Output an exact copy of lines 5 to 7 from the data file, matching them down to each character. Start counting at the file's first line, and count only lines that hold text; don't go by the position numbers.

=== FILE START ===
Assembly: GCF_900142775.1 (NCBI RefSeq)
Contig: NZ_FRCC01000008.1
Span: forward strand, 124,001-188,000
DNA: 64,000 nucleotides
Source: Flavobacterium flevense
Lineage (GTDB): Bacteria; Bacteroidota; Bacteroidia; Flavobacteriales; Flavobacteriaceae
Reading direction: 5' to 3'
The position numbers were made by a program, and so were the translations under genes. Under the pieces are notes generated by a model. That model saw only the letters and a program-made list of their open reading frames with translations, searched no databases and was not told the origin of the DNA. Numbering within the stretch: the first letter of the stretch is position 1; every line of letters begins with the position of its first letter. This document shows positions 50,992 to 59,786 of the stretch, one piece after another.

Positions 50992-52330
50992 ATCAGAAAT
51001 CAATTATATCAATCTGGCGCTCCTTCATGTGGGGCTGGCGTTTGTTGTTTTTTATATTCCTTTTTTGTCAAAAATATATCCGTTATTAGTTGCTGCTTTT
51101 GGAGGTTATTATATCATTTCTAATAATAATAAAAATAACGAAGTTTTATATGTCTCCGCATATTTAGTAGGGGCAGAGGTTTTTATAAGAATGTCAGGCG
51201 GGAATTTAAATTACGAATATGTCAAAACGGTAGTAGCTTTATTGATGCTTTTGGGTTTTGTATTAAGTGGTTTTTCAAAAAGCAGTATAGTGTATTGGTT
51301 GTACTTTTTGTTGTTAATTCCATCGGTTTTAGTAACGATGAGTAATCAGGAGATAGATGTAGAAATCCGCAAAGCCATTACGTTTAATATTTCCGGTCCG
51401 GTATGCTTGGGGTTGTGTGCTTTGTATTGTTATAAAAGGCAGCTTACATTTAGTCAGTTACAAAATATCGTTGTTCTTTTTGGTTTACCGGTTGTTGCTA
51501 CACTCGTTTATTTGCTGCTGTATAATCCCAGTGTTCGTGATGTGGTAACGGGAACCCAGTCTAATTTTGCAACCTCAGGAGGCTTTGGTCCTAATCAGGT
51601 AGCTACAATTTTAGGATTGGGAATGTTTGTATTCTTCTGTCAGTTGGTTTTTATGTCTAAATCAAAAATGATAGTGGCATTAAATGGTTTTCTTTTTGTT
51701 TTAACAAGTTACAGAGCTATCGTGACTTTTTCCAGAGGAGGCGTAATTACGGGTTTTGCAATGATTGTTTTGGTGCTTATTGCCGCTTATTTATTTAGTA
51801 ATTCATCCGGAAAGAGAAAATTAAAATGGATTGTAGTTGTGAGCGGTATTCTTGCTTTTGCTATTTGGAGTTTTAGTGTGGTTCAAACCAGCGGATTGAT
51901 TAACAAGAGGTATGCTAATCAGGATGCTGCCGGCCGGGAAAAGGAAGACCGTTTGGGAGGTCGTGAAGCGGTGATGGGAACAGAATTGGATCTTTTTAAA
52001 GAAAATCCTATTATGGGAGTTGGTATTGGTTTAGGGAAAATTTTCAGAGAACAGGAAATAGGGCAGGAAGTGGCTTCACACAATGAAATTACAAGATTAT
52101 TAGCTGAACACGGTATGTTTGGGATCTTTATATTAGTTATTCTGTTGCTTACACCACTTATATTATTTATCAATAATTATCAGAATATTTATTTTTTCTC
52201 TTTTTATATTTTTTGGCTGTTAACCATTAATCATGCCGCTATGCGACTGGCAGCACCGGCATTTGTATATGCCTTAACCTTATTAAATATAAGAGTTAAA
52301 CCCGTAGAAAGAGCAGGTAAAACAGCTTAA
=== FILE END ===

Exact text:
Source: Flavobacterium flevense
Lineage (GTDB): Bacteria; Bacteroidota; Bacteroidia; Flavobacteriales; Flavobacteriaceae
Reading direction: 5' to 3'